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No, that's not a typo. It's a Geiger counter built in the style of H. R. Giger. It started off as a joke a friend posted on Twitter:

If I ever go to an alien planet, I'm bringing a Giger counter. #ThingsILearnedFomSciFIMovies

...and ended up as a really creepy-looking Geiger counter.

This is the third version I've made of this. The first was auctioned off at a charity event. The second went to Phil. This one, I'm keeping.

And, yes, I know that's not how it's pronounced. Just go with it.

Step 1: Materials

  • a 1/2 scale skeleton
  • a Mightyohm Geiger counter kit
  • 1/2" (12cm) flexible conduit / wire loom
  • four 1/2" 4-40 (12mm M3) standoffs and screws (ideally black)
  • black duct tape (optional)
  • low-temperature plastic (e.g. Instamorph, Friendly Plastic)
  • black cable ties
  • epoxy
  • flexible wire (a couple lines salvaged from some ribbon cable works well)
  • dark metallic spray paint (e.g. Rustoleum Carbon Mist)
  • black spray paint


Tools

  • soldering iron & solder
  • drill
  • rotary tool with cutoff wheel
  • pliers
  • cutters
  • compressed air / canned air

Step 2: Assemble the Geiger Counter Kit

Build the Geiger counter according to the instructions, with the following exceptions:

  • connect the LED using about 8" (20 cm) of wire
  • pull the middle pins from J5 and use it as a strain relief for the LED cable.

Once you're sure the Geiger counter is working, paint the underside black and (optionally) cover the top with black duct tape, leaving VR1, the Geiger tube, the batteries and the mounting holes exposed.

You can also touch it up a bit with a black marker if you like.

Step 3: Disassemble the Skeleton

Unscrew everything and pull it apart. You'll only need the ribs, skull and 4 lumbar vertebrae.

Step 4: Cut the Skull

Cut the face off the skull. Don't worry too much about accuracy. You'll be filling in the gaps with plastic later. The intent is to get the remainder of the skull to fit down on the ribs.

Note: Don't glue it in place yet.

Step 5: Assemble the Vertebrae

Glue the vertebrae together.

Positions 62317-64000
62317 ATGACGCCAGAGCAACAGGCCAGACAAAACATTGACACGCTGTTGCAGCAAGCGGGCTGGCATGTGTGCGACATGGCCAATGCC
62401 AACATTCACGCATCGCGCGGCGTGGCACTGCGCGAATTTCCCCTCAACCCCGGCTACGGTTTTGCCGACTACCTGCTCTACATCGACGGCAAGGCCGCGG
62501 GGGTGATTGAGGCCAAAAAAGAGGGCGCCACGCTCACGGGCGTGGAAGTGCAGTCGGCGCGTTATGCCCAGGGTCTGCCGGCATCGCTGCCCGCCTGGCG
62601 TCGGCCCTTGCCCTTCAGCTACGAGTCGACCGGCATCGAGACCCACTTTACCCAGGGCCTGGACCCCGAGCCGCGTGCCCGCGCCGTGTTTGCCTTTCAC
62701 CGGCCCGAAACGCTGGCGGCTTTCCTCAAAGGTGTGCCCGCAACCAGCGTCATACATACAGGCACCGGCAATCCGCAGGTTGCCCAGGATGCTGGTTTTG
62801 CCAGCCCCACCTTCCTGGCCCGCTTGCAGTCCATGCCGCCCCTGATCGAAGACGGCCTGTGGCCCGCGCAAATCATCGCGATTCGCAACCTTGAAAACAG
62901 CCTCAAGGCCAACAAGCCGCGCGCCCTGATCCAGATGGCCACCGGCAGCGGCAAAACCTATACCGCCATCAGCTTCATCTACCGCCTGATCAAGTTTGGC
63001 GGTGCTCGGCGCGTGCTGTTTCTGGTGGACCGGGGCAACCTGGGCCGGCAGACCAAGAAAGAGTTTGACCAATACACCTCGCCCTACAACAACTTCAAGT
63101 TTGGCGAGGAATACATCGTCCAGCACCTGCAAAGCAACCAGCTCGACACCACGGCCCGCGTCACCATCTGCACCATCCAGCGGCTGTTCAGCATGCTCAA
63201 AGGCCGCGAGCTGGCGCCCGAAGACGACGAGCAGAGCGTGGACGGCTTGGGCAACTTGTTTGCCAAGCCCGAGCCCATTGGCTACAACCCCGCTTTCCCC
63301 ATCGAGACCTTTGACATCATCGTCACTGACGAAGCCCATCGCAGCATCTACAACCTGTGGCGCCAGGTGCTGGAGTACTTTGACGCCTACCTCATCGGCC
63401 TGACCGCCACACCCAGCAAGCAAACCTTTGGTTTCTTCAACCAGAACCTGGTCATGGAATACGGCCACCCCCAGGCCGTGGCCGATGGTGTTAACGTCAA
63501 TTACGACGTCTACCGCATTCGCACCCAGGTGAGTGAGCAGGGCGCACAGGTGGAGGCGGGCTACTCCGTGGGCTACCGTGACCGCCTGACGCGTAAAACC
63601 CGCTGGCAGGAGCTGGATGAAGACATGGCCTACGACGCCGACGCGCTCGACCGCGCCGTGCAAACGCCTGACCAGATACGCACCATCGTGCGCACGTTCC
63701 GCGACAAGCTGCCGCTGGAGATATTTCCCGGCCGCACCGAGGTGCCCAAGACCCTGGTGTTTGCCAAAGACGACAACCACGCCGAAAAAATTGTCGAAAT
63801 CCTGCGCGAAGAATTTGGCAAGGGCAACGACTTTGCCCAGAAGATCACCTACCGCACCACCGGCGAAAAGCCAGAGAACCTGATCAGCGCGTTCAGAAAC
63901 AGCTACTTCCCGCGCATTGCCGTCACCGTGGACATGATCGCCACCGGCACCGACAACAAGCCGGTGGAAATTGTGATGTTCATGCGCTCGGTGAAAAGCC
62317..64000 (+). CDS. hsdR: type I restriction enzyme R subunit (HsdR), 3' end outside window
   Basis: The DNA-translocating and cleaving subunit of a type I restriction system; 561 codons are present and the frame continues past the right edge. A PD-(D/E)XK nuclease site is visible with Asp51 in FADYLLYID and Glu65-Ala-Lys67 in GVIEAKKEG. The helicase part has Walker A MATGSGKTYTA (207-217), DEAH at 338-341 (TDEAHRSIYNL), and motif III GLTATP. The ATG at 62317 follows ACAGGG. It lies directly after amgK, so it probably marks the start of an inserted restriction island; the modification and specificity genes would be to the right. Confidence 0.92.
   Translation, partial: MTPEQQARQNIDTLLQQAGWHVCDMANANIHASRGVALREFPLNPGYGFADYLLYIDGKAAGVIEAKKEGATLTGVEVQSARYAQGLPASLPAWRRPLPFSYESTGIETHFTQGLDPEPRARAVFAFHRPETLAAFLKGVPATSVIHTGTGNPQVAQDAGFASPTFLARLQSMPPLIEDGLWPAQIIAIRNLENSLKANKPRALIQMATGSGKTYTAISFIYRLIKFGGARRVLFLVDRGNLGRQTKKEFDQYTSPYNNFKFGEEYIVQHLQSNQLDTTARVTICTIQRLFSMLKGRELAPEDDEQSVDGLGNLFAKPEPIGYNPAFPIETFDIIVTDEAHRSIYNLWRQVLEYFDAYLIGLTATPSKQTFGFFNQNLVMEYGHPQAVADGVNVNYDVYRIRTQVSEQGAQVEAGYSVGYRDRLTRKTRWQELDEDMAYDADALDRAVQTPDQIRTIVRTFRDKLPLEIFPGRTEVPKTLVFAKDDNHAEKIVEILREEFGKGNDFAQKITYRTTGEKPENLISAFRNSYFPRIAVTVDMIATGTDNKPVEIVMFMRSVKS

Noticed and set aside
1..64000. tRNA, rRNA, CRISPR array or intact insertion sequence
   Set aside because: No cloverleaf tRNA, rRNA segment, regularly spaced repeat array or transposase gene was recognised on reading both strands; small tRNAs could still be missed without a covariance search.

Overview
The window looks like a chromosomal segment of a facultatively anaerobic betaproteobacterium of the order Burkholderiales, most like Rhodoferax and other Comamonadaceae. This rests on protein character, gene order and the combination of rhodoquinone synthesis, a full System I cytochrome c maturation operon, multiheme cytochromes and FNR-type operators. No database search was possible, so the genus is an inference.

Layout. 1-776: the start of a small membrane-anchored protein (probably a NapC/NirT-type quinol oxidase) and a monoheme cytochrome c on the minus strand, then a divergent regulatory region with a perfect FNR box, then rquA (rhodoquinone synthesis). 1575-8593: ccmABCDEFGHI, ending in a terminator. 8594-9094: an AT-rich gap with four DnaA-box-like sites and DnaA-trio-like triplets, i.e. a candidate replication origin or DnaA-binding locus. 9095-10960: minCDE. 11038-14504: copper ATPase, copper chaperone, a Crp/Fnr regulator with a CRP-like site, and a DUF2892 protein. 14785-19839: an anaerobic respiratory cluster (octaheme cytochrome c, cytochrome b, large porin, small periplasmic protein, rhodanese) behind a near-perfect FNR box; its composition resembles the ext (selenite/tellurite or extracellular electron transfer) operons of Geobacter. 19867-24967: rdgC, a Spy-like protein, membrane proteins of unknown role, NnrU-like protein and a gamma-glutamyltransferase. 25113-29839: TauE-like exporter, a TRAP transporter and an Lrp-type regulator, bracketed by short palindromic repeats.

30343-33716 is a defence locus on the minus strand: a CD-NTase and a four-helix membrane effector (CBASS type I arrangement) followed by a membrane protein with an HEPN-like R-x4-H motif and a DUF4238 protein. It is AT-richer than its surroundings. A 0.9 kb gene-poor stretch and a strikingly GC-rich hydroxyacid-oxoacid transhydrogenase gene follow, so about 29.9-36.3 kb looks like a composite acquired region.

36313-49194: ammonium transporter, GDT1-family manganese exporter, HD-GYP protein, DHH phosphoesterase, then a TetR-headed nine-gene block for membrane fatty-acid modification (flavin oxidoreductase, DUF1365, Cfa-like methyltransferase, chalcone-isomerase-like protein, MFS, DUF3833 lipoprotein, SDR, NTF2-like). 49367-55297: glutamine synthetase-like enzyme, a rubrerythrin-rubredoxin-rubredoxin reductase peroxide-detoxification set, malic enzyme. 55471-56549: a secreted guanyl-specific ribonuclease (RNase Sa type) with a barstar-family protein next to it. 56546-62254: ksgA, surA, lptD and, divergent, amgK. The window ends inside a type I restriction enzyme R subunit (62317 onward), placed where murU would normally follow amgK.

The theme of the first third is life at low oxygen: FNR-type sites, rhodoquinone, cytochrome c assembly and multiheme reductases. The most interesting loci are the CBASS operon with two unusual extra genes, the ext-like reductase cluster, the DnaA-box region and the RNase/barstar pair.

Fashion a tail out of low-temperature plastic and glue that onto the narrow end.

While you're at it, you might want to glue together any loose connections between vertebrae on the rib-cage and fill in the screw holes.

Step 6: Cut and Paint the Conduit

Cut 6 pieces of conduit: 4 x 10" (25cm), 2 x 16" (40cm).

Spray paint dark metallic.

Step 7: Fit the Vertebrae to the Ribs

Cut off the bumps on the end of the ribs and drill holes to fit the bumps on the wide end of the vertebrae. If you want something a bit more durable, you can drill a couple holes and insert pins to strengthen the connection.

Note: Don't glue it yet.

Step 8: Drill Out the LED Hole

Drill a 3/16" (5mm) hole in in back of the skull.

Use a rotary tool to hollow out the inside of the skull a bit.

The LED should fit snugly in the hole, with the dome sticking out slightly. Once you've got it to look right, remove the LED again.

Step 9: Mount the Geiger Counter Board

Screw the standoffs onto the top of the Geiger counter board.

Put a blob of low temperature plastic onto the end of each standoff.

Put the Geiger counter board into the rib cage face-down and press firmly.

Once it's cooled, glue the blobs and standoffs in place.

Step 10: Attach the Skull to the Ribs

Thread the two longer pieces of conduit through the gap between the clavicle and the first rib on each side.

Mount the skull on the ribs.

Fill in the gaps around the skull with low temperature plastic, blending it in with the contours of the skull.

Once it's cooled, take it apart and glue the plastic into place.

Note: make sure the top of the skull is still removable. You'll need to access the inside of the skull to install the LED.

Make a post out of low-temperature plastic and mount it inside the skull. You'll need this later to hold the conduit in place.

You can sand down the plastic a bit to even out the bumps but, if you do, take a heat gun to the surface to polish it up.

Step 11: Painting

Remove the Geiger counter board and screw the screws back into the standoffs.

Glue the vertebrae onto the rib cage. You can use a couple cable ties to hold it together while the epoxy sets. From this point on, the Geiger counter board is going to be difficult to manoeuvre in and out of the assembly.

Use compressed air to clean any dust off the assembly.

Spray paint the assembly dark metallic. A couple coats should do. Hanging it on a wire hanger for painting and drying seems to work well.

Step 12: Final Assembly

Re-mount the Geiger counter on the standoffs.

Remove the top of the skull. Install the LED.

Slip the ends of the conduit into the rib cage and secure with cable ties.

Replace the top of the skull.

Slip the 4 smaller pieces of conduit into the gaps around the Geiger counter board. The exact arrangement isn't important. Whatever looks good.

Step 13: Using the Giger Counter

The power switch is hidden behind the conduit. Switch it on, hold it by the spine / handle, and go hunting for radioactive sources. Background radiation will cause it to beep occasionally.